United States District Court, W.D. North Carolina, Statesville Division
D. Whitney Chief United States District Judge.
MATTER is before the Court on initial review of
Plaintiff's Complaint, filed under 42 U.S.C. § 1983,
(Doc. No. 1). 28 U.S.C. § 1915(e)(2). Plaintiff has been
granted in forma pauperis status. (Doc. No. 5).
Plaintiff Timothy Uzzell, a North Carolina inmate
incarcerated at Alexander Correctional Institution in
Taylorsville, North Carolina, filed this action on November
6, 2017, pursuant to 42 U.S.C. § 1983. Plaintiff has
named the following four Defendants, all identified as
correctional officers at Alexander at all relevant times: (1)
FNU Murrray; (2) FNU Nichols; (3) FNU Daves; and (4) FNU
Blanton. Plaintiff alleges that Defendants used excessive
force against Plaintiff in violation of Plaintiff's
Eighth Amendment rights while he was incarcerated at
Alexander on March 27, 2015. Plaintiff alleges the following
facts to support his claim:
On the date of 3/27/2015 at approximately 2 p.m. I was
escorted out of my cell by Lt. Nichols, Officer Daves,
Officer Murray, and Officer Blanton to the upstairs shower.
After Officer Daves secured the shower door by locking it
with me opened the trap door to take the handcuffs off of me.
A brief struggle happened and Officer Blanton along with
Officer Murray and Lt. Nichols helped subdue my arms while
Officer Blanton and Officer Daves held my left arm. Lt.
Nichols and Officer Murray began to bend my fingers trying to
break them. As I began to tell for him to stop Lt. Nichols
said to Officer Murray to not break all of my fingers just 1
and maybe one more. At that time Officer Murray took my index
finger and began pulling it towards my thumb while puling my
other 3 fingers in the opposite direction, splitting the
webbing in between my fingers. I had to get stitches as well
as now physical therapy caused by damaged nerves in my hand
from the excessive force that was used. A violation of my
(Doc. No. 1 at 3-4). Plaintiff seeks compensatory damages.
(Id at 4).
STANDARD OF REVIEW
Plaintiff is proceeding in forma pauperis, the Court must
review the Complaint to determine whether it is subject to
dismissal on the grounds that it is “frivolous or
malicious [or] fails to state a claim on which relief may be
granted.” 28 U.S.C. § 1915(e)(2). Furthermore,
under § 1915A the Court must conduct an initial review
and identify and dismiss the complaint, or any portion of the
complaint, if it is frivolous, malicious, or fails to state a
claim upon which relief may be granted; or seeks monetary
relief from a defendant who is immune to such relief.
frivolity review, this Court must determine whether the
Complaint raises an indisputably meritless legal theory or is
founded upon clearly baseless factual contentions, such as
fantastic or delusional scenarios. Neitzke v.
Williams, 490 U.S. 319, 327-28 (1989). Furthermore, a
pro se complaint must be construed liberally. Haines v.
Kerner, 404 U.S. 519, 520 (1972). However, the liberal
construction requirement will not permit a district court to
ignore a clear failure to allege facts in his Complaint which
set forth a claim that is cognizable under federal law.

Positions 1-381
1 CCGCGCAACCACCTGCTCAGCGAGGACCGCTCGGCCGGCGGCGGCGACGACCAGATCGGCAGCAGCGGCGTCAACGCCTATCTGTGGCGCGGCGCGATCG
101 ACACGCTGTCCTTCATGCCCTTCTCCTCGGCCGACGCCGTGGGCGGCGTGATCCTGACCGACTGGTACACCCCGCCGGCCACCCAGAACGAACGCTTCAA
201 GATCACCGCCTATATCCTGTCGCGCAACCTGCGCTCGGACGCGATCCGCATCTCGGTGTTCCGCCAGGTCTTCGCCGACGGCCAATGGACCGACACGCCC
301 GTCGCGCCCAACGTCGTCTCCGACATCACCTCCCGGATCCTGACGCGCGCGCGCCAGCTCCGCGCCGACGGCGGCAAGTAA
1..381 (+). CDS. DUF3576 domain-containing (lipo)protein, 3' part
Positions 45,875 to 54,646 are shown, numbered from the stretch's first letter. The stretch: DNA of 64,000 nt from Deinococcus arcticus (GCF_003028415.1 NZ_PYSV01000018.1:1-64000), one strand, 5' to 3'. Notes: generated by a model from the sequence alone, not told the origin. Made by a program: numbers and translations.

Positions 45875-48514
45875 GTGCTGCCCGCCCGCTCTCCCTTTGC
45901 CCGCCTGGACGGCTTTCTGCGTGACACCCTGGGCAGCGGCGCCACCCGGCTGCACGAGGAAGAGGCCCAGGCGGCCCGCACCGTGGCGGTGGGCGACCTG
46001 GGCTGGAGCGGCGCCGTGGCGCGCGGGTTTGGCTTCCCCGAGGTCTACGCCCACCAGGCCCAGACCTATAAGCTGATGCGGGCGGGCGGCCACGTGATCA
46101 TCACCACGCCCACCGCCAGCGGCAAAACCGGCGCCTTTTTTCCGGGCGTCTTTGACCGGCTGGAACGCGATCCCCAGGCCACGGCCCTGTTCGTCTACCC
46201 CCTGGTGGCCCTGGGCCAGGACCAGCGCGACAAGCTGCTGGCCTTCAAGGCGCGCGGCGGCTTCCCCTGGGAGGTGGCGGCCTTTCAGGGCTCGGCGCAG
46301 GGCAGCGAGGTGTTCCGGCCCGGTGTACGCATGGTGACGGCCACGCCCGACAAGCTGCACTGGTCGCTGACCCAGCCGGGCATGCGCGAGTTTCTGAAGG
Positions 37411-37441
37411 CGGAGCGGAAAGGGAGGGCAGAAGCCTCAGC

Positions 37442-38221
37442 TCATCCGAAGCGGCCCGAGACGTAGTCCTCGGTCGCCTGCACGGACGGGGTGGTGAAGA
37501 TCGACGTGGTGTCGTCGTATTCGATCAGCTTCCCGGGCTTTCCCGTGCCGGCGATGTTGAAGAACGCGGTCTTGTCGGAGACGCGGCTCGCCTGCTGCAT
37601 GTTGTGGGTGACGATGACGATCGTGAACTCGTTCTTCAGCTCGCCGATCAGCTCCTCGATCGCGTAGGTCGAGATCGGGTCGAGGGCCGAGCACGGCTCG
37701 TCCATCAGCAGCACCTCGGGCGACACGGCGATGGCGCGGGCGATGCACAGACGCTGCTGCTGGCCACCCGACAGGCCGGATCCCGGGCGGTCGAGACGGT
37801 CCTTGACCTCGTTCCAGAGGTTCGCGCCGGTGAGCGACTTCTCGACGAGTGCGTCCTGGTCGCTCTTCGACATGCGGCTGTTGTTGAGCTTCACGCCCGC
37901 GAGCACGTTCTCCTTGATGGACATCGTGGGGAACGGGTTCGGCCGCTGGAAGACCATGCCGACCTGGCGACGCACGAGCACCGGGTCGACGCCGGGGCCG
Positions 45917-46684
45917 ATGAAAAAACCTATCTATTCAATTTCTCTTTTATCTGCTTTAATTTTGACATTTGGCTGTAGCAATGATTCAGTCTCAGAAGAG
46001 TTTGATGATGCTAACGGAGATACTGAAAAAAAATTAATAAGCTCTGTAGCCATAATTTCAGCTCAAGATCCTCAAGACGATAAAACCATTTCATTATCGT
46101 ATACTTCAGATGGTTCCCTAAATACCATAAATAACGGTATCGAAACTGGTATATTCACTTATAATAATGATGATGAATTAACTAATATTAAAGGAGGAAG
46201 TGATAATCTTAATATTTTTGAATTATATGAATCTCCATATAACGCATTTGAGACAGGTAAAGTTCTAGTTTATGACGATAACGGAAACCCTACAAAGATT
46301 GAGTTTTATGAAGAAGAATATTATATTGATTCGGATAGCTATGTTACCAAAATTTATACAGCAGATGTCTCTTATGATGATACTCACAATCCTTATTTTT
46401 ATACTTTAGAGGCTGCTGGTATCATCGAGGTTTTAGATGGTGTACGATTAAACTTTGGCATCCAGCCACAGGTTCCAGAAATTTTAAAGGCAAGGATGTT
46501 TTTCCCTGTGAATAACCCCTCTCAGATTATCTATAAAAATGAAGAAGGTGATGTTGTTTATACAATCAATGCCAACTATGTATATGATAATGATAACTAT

Weller v. Dep't of Soc. Servs., 901 F.2d 387
(4th Cir. 1990).
Eighth Amendment prohibits the infliction of “cruel and
unusual punishments, ” U.S. Const. amend. VIII, and
protects prisoners from the “unnecessary and wanton
infliction of pain, ” Whitley v. Albers, 475
U.S. 312, 319 (1986). To establish an Eighth Amendment claim,
an inmate must satisfy both an objective component-that the
harm inflicted was sufficiently serious-and a subjective
component-that the prison official acted with a sufficiently
culpable state of mind. Williams v. Benjamin, 77
F.3d 756, 761 (4th Cir. 1996). In adjudicating an excessive
force claim, the Court must consider such factors as the need
for the use of force, the relationship between that need and
the amount of force used, the extent of the injury inflicted,
and, ultimately, whether the force was “applied in a
good faith effort to maintain or restore discipline, or
maliciously and sadistically for the very purpose of causing
harm.” Albers, 475 U.S. at 320-21.
Furthermore, the Supreme Court has reiterated that
“[a]n inmate who is gratuitously beaten by guards does
not lose his ability to pursue an excessive force claim
merely because he has the good fortune to escape without
serious injury.” Wilkins v. Gaddy, 130 S.Ct.
1175, 1178-79 (2010). In Wilkins v. Gaddy, the
Supreme Court observed:
This is not to say that the “absence of serious
injury” is irrelevant to the Eighth Amendment inquiry.
“[T]he extent of injury suffered by an inmate is one
factor that may suggest ‘whether the use of force could
plausibly have been thought necessary' in a particular
situation.” The extent of injury may also provide some
indication of the amount of force applied. As we stated in
Hudson, not “every malevolent touch by a
prison guard gives rise to a federal cause of action.”
“The Eighth Amendment's prohibition of ‘cruel
and unusual' punishments necessarily excludes from
constitutional recognition de minimis uses of physical force,
provided that the use of force is not of a sort repugnant to
the conscience of mankind.” An inmate who complains of
a “push or shove” that causes no discernible
injury almost certainly fails to state a valid excessive
force claim. Injury and force, however, are only imperfectly
correlated, and it is the latter that ultimately counts.
Id. at 1178-79 (citations omitted).
Court finds that, taking Plaintiff's allegations as true
for the purposes of initial review, and construing all
inferences in Plaintiff's favor, this action survives